Strong Towns: As Aesop Would Have Told the Story

This week's member post comes from Dave Alden's blog. This piece is part of his admirable and greatly appreciated efforts to encourage others in Petaluma to attend our week of events in Santa Rosa, CA. 

Several years ago, a reader took issue with the Strong Towns assertion, an assertion with which I concur, that ill-conceived infrastructure decisions had long-term municipal cost implications.  Her words were “All of the costs of building those road improvements are borne during the year they’re built.  All of them!”

And so today I offer the fable of the Town, the Bridge, the Past, and the Future.

I know the reader well.  Indeed, I spent much of Christmas Day with her.  But she was wrong.  Perhaps in the terminology of her field of economics what she wrote was correct, but from a lay perspective she was wrong.

But it was hard to formulate the proof of her wrongness.  I tried a couple of times, tied myself in knots, and surrendered in disappointment.  Plus, arguing about municipal infrastructure over the Christmas dinner table is considered bad form.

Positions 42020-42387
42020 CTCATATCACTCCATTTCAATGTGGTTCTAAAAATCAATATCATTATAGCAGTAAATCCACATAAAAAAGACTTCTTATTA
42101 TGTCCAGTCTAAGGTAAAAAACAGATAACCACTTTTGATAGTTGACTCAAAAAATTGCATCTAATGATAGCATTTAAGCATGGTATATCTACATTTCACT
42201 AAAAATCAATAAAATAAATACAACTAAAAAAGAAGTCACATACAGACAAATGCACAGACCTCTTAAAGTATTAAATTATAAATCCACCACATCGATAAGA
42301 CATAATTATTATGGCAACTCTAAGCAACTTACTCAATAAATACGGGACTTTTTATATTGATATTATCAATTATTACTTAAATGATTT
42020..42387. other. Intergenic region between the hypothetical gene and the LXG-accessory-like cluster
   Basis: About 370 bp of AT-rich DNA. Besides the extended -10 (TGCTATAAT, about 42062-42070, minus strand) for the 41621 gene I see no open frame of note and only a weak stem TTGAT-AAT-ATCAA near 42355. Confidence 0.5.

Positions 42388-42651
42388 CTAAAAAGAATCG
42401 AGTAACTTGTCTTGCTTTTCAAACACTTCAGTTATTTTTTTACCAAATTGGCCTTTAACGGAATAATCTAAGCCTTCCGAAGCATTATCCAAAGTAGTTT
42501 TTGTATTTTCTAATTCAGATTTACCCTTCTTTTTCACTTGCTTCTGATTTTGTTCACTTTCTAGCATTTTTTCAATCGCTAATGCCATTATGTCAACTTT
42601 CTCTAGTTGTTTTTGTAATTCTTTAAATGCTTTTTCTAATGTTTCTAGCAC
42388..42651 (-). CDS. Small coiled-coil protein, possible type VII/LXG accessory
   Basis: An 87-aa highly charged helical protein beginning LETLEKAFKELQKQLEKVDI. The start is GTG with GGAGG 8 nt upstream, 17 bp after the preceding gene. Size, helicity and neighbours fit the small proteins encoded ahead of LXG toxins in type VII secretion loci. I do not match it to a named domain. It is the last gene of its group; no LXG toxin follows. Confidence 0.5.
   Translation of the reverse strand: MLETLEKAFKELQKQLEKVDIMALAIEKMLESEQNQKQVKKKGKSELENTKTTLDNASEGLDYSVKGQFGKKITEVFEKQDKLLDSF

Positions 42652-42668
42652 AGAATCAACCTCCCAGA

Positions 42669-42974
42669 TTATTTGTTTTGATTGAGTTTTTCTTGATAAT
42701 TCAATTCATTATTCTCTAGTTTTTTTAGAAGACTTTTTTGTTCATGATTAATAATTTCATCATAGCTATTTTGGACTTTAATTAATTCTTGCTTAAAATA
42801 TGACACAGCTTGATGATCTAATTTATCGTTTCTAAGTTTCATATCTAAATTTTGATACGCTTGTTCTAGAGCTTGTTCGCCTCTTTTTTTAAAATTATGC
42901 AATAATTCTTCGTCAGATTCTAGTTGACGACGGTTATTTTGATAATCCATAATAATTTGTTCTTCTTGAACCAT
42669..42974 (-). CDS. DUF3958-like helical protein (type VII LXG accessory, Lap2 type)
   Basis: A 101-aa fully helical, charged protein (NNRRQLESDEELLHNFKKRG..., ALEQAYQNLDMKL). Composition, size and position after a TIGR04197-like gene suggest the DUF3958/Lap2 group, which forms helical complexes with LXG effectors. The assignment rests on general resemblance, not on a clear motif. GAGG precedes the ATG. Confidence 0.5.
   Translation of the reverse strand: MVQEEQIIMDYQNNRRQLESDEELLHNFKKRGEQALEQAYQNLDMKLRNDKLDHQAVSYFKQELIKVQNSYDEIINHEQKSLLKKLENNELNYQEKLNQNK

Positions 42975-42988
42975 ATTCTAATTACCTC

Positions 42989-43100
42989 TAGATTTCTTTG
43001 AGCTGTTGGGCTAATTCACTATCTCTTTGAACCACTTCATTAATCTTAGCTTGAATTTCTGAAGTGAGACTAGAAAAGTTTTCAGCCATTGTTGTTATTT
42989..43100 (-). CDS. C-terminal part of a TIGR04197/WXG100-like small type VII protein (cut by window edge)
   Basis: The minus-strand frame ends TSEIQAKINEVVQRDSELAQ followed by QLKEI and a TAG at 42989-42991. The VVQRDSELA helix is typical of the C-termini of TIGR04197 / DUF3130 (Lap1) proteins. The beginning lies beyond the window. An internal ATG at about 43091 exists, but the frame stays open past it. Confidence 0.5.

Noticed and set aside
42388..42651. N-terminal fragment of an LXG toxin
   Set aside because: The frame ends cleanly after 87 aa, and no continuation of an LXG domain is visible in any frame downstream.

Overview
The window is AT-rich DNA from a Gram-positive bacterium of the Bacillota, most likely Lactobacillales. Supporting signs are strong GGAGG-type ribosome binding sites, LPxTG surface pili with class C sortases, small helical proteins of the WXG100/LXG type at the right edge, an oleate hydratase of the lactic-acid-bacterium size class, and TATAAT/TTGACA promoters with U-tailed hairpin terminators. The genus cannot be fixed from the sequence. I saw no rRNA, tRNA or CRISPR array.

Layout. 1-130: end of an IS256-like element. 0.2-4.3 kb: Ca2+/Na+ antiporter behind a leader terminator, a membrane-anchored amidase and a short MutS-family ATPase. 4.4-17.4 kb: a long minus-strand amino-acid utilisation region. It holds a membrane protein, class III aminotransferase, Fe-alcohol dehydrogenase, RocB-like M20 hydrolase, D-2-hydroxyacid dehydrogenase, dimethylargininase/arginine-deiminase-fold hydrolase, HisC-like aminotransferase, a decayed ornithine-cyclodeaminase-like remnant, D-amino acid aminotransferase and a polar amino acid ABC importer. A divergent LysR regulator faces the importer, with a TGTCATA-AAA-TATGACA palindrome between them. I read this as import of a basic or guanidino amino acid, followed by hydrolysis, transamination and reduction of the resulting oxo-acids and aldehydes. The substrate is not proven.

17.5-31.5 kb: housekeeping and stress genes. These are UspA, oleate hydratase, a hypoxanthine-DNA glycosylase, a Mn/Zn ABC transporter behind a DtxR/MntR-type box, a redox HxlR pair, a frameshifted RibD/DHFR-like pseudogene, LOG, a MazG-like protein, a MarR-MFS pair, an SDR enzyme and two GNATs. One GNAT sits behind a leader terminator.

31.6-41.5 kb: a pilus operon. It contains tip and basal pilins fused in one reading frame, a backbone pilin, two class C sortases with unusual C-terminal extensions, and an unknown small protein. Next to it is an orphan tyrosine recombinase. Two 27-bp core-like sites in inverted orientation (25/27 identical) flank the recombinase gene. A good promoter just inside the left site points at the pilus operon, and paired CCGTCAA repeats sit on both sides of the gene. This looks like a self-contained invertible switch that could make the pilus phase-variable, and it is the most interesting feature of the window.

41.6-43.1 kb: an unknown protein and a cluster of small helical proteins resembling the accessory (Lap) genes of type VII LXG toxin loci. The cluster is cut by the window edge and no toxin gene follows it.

But then it occurred to me that the old Greek, Aesop, would have known how to tell the story.  And so today I offer the fable of the Town, the Bridge, the Past, and the Future.

The Town was a tidy place, tucked next to a wide, wide river and hemmed in by steep canyon walls that rose thousands of feet, leaving only a modest plain next to the river for the Town.

The Town had offices, factories, and shops, but most of the plain was large, comfortable lots with small cottages.  The Town thrived by fishing in the river and mining in the canyon walls.

One day, perhaps under the influence of the shop owners who always wished for more customers, the Past decided that the Town should grow.  But there was no more room on the river plain and none of the Town residents wished to give up their lots, so the Past was stumped.

However, there was an island in the river that would be big enough for more small cottages on large, comfortable lots.  A Builder came to the Past and said, “If you will build me a Bridge, I will build small cottages on the island and the shop owners will have more customers.”

The Past said, “But the Town cannot afford a Bridge.”